Walking tours in Salem, which typically allow up to 50 people per tour, are limited this year to 10 people per tour, Fox said, so visitors are advised to book tickets in advance because slots are selling out quickly. In fact, visitors should beware that many businesses are requiring or recommending reservations due to capacity limits this year, Fox said.

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“This isn’t the year to just come and wander,” Fox said. “This is the year to come with some intention and support the small business community. Enjoy Salem, enjoy the fall foliage. But physical distancing rules are in effect.”

The Salem Witch Trials Memorial in Salem. —Destination Salem

How to get to Salem

Fox said her office typically encourages visitors to take public transportation to Salem in October, though she realizes some folks are less inclined to do so this year due to the pandemic.

Salem Ferry has suspended operations for the rest of the season, Fox said. Visitors can take the train or bus into Salem, she said, and it’s a good idea to follow the MBTA Parking Twitter account for the latest MBTA parking garage information.

Those who drive may not park in resident-only parking zones and the city increases parking prices in the garages and Church Street lot on October weekends, Fox noted. It’s a good idea to leave your car in one place as the city is very walkable, she said.

“We are not running satellite parking this year,” Fox said. “We’re not running the shuttle service. Everything has been scaled way back.”

You’ll need to follow health and safety rules

Salem is mandating that all people over the age of 2 wear masks both indoors and outdoors in the downtown business district as well as in public parks, Fox said.

“If you refuse, then you can get a fine,” she said.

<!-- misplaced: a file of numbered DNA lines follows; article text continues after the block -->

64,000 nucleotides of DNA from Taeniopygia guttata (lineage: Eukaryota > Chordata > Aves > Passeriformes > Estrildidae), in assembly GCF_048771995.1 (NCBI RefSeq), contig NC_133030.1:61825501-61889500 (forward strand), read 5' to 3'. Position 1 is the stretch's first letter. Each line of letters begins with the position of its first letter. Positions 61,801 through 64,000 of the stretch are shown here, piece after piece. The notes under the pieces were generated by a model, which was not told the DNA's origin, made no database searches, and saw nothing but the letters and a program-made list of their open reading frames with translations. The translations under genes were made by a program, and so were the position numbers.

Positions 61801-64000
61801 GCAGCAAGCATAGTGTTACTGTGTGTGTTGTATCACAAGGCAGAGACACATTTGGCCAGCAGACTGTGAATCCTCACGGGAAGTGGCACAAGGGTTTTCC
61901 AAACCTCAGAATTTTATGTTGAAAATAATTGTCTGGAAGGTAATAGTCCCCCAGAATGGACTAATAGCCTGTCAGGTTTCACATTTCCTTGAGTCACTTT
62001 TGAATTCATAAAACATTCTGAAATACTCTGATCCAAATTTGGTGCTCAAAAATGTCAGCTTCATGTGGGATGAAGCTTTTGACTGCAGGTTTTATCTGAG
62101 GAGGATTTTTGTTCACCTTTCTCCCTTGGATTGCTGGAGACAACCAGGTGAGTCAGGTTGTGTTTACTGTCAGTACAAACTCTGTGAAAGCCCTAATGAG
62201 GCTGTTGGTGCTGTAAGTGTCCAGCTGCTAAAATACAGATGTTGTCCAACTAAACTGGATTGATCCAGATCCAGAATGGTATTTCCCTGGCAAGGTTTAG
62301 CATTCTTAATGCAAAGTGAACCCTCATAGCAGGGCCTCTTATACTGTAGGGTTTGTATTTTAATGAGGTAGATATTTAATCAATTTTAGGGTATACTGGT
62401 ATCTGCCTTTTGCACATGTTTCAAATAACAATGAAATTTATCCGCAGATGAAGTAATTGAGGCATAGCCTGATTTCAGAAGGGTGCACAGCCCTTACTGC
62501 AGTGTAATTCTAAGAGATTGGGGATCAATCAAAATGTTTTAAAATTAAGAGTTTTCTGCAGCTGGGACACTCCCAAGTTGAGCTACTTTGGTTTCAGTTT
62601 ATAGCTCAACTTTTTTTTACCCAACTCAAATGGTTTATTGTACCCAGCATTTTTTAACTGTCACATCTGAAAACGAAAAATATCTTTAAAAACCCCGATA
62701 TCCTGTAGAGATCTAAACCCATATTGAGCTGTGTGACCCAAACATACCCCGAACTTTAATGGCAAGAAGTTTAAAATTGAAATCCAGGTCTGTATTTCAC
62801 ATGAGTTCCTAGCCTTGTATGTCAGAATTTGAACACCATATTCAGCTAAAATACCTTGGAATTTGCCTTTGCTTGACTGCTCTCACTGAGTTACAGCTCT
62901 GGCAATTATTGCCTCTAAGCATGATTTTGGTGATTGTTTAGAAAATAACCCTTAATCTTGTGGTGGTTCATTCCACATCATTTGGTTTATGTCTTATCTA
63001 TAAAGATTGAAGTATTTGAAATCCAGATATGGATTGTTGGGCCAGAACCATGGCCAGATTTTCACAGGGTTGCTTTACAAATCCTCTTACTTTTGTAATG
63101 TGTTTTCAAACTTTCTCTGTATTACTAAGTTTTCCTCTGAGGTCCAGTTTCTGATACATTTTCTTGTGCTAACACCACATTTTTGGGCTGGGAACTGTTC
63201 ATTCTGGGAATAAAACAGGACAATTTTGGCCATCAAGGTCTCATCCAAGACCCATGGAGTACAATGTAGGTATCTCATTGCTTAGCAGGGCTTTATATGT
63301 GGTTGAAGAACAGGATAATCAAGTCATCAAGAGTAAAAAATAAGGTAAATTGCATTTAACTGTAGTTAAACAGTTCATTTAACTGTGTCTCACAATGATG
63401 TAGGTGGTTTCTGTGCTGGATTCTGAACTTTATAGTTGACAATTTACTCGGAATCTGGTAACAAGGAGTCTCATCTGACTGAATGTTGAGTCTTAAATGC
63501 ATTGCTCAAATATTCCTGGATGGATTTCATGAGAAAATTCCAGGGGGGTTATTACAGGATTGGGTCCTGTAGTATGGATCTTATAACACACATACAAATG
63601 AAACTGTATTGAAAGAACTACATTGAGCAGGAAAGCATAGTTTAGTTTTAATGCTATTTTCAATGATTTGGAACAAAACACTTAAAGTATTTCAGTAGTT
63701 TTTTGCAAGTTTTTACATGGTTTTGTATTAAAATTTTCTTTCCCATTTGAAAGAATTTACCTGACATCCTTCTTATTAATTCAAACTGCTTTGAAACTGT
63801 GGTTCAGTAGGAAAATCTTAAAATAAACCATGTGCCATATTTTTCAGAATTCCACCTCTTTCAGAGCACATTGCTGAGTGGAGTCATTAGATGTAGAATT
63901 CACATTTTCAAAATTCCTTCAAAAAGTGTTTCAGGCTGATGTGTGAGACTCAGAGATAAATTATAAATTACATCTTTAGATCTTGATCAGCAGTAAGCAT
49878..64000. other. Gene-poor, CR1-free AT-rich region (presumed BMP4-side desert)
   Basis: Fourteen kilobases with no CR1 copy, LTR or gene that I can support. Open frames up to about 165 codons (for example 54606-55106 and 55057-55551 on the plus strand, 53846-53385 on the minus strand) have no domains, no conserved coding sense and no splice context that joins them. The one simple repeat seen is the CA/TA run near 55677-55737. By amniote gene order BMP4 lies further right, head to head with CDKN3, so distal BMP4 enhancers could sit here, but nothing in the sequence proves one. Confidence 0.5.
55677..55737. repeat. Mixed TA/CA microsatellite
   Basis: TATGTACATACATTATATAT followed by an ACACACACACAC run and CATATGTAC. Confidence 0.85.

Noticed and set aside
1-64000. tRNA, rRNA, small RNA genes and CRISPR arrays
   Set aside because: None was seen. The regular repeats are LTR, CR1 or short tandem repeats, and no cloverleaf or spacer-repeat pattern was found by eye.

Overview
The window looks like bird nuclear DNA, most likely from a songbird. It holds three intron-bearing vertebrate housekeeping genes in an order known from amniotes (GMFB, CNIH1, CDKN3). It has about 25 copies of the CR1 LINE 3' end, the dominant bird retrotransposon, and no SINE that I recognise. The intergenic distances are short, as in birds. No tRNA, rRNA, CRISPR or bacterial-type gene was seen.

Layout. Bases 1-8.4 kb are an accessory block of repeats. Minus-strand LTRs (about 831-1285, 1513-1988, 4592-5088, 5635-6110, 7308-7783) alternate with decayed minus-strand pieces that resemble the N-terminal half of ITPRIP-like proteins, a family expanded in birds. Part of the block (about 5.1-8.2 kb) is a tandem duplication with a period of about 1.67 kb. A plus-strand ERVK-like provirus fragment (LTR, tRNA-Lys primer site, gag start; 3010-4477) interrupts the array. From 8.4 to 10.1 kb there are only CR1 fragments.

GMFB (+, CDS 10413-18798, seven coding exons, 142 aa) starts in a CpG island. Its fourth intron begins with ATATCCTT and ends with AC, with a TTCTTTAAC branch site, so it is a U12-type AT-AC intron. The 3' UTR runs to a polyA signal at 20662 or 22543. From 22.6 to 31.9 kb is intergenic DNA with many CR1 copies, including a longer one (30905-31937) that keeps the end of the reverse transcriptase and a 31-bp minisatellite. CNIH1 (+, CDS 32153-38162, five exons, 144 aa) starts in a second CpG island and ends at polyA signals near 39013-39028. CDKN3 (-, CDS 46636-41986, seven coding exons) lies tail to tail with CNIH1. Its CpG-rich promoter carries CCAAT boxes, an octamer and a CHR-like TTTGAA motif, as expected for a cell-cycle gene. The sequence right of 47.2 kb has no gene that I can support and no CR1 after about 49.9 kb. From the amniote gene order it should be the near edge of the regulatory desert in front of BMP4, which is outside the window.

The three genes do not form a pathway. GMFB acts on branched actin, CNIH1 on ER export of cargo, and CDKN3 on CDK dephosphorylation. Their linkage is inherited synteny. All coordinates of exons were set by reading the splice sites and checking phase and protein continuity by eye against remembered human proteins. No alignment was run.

Violators are fined $50 for the first offense, $150 for the second offense, and $300 for the third offense, according to the city.

Essex Street in downtown Salem simply cannot be filled with “shoulder-to-shoulder people” this year due to social distancing rules, she said.

“There are things to do that we want you to come and do,” she said. “But this isn’t the year just to come to say you went to Salem or to take a selfie.”

Lines will be discouraged, she said.

“We are not going to be allowing long lines outside of businesses,” Fox said. “We have public health ambassadors, we have our board of health agents, and the police are going to be moving people along.”

Visitors should familiarize themselves with the city’s health and safety rules before coming, she said.

“Our priority is keeping our residents, employees, and visitors safe and healthy,” she said. “What we don’t want to see is Salem on the front page of the news because we’re a COVID-19 super spreader.”

Be prepared to use portable toilets

“Public restrooms in Salem are all closed right now,” Fox said. “They’ve been replaced with portable toilets.”

Visitors can find restroom information on the city’s website and app.

“We always bring in portable toilets in October but they’re more important this year because people are really strict about who’s using their restrooms,” Fox said.

What about Halloween?

Halloween falls on a Saturday this year.

“I don’t know what Halloween night is going to look like,” Fox said. “Our events have been canceled. We usually have live music and beer gardens and fireworks. Those have all been canceled this year. The city is still evaluating the best course of action for Halloween night.”

For those who have never been to Salem in October and are considering traveling a long distance to do so, “this isn’t the year,” Fox said.

“We will be back, we’re going to be back,” she said. “Come for a future Haunted Happenings.”